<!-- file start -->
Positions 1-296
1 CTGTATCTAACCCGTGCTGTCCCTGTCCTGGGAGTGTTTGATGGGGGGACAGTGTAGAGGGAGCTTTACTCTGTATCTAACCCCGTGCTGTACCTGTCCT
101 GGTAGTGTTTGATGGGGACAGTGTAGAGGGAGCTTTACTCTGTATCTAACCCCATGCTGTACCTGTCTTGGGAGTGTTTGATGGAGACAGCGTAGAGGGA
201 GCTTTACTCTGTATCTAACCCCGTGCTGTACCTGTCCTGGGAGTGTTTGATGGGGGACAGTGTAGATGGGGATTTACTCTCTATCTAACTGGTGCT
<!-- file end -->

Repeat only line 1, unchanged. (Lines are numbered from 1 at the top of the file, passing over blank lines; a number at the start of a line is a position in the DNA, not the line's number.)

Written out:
Positions 1-296